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26 V: Hajnalka Tamás (New Europe College, Bucarest), Christian Recommendation Practices in Late Antiquity (4th – 5th Centuries AD): Canons, Authors, and Evidence from Papyri

Abstract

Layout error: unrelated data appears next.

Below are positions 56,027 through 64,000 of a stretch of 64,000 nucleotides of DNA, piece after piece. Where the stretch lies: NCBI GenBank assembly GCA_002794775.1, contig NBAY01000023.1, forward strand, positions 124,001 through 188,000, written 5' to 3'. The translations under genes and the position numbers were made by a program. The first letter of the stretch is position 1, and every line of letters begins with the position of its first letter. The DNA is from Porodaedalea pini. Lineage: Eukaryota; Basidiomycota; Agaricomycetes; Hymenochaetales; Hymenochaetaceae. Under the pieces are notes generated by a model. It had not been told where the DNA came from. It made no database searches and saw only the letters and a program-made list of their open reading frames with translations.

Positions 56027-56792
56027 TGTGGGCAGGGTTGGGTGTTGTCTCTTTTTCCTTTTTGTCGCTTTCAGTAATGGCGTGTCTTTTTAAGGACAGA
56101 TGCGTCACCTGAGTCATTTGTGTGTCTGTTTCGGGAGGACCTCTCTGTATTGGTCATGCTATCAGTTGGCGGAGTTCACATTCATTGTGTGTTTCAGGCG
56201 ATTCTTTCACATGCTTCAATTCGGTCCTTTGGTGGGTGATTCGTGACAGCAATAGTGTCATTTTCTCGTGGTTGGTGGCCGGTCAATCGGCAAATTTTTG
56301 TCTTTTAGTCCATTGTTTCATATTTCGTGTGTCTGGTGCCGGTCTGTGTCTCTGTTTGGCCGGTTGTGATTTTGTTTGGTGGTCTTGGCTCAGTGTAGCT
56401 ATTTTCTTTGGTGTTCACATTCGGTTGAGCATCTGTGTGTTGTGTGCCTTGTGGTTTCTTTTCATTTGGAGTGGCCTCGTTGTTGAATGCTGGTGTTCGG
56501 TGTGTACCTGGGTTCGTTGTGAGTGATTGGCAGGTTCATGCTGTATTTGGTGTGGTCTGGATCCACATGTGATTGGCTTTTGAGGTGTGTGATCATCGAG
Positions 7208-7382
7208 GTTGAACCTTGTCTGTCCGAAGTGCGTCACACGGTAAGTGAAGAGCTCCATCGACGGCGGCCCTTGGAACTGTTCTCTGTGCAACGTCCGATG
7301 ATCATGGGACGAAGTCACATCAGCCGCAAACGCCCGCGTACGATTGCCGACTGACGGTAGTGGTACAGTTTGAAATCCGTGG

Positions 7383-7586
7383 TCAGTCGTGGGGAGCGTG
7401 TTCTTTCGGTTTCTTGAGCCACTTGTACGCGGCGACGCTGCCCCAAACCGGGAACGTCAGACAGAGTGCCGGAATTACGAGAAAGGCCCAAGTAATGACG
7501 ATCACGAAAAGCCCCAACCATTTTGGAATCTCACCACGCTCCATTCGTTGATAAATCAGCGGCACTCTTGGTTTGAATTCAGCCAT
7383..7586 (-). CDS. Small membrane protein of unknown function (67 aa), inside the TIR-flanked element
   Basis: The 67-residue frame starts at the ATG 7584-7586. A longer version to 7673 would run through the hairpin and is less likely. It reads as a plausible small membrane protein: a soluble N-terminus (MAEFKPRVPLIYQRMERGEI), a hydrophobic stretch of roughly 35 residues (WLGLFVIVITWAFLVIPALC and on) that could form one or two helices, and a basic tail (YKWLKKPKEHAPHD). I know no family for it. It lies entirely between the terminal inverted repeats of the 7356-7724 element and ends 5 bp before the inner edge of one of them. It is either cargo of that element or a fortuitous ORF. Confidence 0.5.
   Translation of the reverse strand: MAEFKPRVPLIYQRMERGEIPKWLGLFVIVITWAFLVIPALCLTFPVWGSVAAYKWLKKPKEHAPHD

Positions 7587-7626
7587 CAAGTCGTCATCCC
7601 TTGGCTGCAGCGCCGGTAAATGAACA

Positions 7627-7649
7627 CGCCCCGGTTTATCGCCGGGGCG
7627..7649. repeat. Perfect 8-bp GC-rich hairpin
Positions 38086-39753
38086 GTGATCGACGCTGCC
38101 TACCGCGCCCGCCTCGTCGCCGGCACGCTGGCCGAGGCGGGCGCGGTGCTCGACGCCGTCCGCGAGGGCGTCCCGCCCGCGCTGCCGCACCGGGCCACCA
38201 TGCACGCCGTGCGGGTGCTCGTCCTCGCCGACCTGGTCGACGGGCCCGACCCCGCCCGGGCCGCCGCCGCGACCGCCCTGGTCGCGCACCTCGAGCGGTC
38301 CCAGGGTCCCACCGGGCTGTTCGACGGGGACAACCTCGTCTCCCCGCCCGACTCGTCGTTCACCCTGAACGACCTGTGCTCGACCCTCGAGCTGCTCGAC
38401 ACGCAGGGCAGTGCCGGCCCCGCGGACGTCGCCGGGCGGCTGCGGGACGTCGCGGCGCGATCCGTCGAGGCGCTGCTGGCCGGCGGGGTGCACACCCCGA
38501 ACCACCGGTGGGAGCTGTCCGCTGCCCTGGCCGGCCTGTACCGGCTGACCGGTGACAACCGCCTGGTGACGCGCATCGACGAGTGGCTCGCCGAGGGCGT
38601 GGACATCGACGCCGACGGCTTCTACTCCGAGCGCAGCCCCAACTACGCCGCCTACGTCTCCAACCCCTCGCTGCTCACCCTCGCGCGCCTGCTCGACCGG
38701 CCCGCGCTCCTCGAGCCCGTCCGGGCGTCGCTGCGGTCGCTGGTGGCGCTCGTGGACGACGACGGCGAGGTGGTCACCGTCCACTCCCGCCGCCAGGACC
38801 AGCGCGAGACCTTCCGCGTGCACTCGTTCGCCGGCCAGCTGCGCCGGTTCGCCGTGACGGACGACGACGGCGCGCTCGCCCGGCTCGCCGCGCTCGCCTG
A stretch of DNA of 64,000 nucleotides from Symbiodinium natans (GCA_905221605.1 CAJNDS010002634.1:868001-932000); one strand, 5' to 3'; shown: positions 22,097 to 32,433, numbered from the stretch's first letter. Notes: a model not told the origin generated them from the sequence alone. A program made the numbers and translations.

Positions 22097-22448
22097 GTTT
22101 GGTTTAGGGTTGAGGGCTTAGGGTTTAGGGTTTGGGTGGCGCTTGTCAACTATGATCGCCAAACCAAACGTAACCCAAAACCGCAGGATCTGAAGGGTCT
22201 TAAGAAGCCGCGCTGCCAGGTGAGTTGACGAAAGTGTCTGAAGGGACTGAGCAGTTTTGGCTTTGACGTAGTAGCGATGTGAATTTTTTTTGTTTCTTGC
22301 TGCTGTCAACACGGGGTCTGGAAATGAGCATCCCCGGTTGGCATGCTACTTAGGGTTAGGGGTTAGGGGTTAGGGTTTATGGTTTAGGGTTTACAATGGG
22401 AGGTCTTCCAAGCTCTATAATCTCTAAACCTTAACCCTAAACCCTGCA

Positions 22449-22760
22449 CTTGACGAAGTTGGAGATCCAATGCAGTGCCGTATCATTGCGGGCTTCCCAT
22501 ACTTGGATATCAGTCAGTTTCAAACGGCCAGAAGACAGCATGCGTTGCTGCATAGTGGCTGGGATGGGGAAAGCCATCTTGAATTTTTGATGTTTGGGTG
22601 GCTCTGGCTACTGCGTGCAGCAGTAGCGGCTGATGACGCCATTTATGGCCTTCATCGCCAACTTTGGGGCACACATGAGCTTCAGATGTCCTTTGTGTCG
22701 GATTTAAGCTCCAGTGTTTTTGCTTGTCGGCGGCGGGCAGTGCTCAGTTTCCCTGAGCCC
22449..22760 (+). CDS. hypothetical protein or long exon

In the vertically structured Greco-Roman world, recommendation (referral) was an important expression of patronage, especially in terms of introduction, mediation, and problem-solving. Christianity took over and adapted the practice of recommendation to suit new realities of Christian travel and hospitality, pastoral care, recruitment and career advancement (clerical as well as ascetic), or the articulation of the local and the universal Church, among others. This paper explores the functions of ecclesiastical recommendation in Early Christian context, its complex and often ambiguous typology, with particular emphasis on the correspondence – or discrepancy – between evidence collected from extant papyri, canonical prescriptions, and examples from epistolary corpora of known authors.